On the one hand, I've never run a place that was shut down by the health department. On the other, I've never once had an inspection come back 100 percent green. I've had stoves red-tagged because the pilot flames kept blowing out in a bad cross draft, sinks that needed to be rebuilt because the plumbing wasn't up to code, cooks that got caught eating on the line -- a hundred different things, not one of them dangerous to the general public, but also none of them things my potential customers needed to be reading about if they didn't understand the circumstances behind the violation.
The way the system works now is good: An inspector drops by a restaurant unannounced, pokes around, sticks his nose (and his thermometer) in other people's business, then fills out a form. That form lets the restaurant know what's right and what's wrong and what needs to be fixed before he comes back -- usually in a week or so -- for a followup. If a restaurant owner and his staff fix what's wrong (and if nothing new has gone wrong in the interim), then everything is fine. They get their new inspection sticker and are in the clear until the next inspection, six months to a year away. If they haven't fixed the problems -- or if the original problem was so serious that it was posing a danger to the public -- the place gets shut down. And when a place gets shut down by the health department, everyone knows it. A big red sticker appears on the door, the lights go out, the doors are locked, and it's pretty obvious to anyone walking by that some serious bad news is going down.
Leftovers: Not far from the Pho 2000/Asia Noodle Restaurant neighborhood in Aurora, Kabul Kabob has opened at 11002 East Yale Avenue. If you're never tried Afghan food before, its flavors come in perfect relation to its place in the geographical spectrum -- somewhere between Indian and Middle Eastern, with a touch of Far East mountain cooking and a heft that reflects Tajik and Uzbek traditions in the old Soviet Union. Afghan food is nuts, rice, kabobs and dumplings when you get right down to it -- and it's damn good.
A little further afield, Pravda opened this past Friday at Copper Mountain. Despite the distance, the restaurant is worth noting for two reasons. First, a forty-label-strong exclusive vodka menu served in an atmosphere that rips off all the best of the old Cold War commie shtick that I love so much. Propaganda posters, security guards dressed in KGB trenchcoats.... Call me a sucker, but it's a theme that hasn't yet been exploited to death. And second, I just like the name.
Closer to home, Potager (1109 Ogden Street) has done some spring cleaning. To quote from the new menu: "In the kitchen we have lost interest in stews and braises for the moment, as greens, lettuces and spring vegetables find their way to our plates from the farms and markets." Lost interest in stews and braises for the moment -- I like how that sounds, and love a kitchen that does its own thing whenever the mood strikes. Potager's new board of fare includes fresh asparagus soup; Bellwether Farms fresh ricotta-cheese gnocchi with fava beans; homemade ravioli with buche des causses goat's-milk cheese fresh from the Loire Valley; Camembert-crowned Meyer lemon and English-pea risotto; roast suckling pig; and wilted savory greens cooked with garlic and lemon.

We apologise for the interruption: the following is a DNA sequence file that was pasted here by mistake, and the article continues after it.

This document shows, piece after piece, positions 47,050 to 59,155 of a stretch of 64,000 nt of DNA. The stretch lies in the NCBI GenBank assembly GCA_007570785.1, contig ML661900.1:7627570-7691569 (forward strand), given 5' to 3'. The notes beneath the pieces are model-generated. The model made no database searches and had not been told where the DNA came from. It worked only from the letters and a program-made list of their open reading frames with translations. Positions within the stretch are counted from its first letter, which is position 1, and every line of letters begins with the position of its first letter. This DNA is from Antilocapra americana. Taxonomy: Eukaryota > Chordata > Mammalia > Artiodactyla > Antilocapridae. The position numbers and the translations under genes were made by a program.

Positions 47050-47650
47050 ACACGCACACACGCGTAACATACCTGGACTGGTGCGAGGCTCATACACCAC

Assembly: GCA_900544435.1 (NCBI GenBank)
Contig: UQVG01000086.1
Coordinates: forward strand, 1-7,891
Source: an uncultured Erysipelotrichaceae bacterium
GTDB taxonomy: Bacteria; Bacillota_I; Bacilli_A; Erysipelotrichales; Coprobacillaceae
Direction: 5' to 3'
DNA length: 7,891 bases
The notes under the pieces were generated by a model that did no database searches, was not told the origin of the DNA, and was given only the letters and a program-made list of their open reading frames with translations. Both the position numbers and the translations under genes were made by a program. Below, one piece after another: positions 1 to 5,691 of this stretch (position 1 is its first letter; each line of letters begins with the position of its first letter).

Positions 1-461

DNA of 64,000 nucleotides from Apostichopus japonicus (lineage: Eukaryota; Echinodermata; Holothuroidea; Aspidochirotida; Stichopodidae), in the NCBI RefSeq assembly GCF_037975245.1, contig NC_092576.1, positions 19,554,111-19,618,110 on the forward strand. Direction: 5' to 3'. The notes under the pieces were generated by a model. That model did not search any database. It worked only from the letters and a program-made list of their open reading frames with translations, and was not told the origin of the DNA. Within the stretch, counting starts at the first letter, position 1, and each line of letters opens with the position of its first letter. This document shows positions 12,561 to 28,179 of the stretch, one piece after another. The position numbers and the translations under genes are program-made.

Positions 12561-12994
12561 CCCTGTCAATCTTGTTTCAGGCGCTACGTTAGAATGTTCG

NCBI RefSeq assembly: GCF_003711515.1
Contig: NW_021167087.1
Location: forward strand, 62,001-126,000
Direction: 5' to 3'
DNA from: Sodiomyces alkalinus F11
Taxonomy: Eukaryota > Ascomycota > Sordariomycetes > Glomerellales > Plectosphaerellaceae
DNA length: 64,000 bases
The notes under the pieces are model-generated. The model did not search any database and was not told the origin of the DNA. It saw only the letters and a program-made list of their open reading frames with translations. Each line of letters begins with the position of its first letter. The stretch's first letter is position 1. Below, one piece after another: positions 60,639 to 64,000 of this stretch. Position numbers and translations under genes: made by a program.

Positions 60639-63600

Tranquili-tea Tea Room (4615 East Colfax Avenue) is now pouring afternoon tea Sunday through Thursday for those who find such a thing appealing. And for those who thirst for something stronger, my many spies report that the Qdoba at 1400 East 17th Avenue -- and that Qdoba only -- is selling buck bottled beers (including Mexican varieties) from 3 p.m. until 7 p.m. seven days a week. Even better, the outlet is thinking of extending the deal until 8 p.m. sometime soon, depending on how business picks up.
And finally, the Best of Denver curse that did in Bistro 250 last week continues, with the Parlour Bar and Grill (846 Broadway) now going dark. I'd given the Parlour the nod for Best Use of Mexican Food in a Non-Mexican Restaurant for its excellent shrimp enchiladas, but unless you jumped right on this little tidbit and hustled over to try that dish fast, you missed the boat.
The space, which did business originally as the Parlour -- a favorite watering hole for cops, newsmen and neighborhood types -- became Basil Ristorante in the late '90s, with the northward migration of staff and owners from Basil Pasta Bar down Broadway. Last summer, owner Peter Wolfgang Schlicht decided to do a retro turn, closing briefly for some renovations and a menu overhaul, then opening back up in September under the name Parlour Bar and Grill. The trouble was, no matter what you called the place or how it was decorated, the Parlour suffered from some very slow nights. And as of last week, the newest piece of embellishment was the brass-trimmed sign hung by the front door thanking the Parlour's patrons for all the good times and announcing that the doors were closed for good.
Before the ink was even dry on the Parlour's Best of Denver 2003 plaque, too.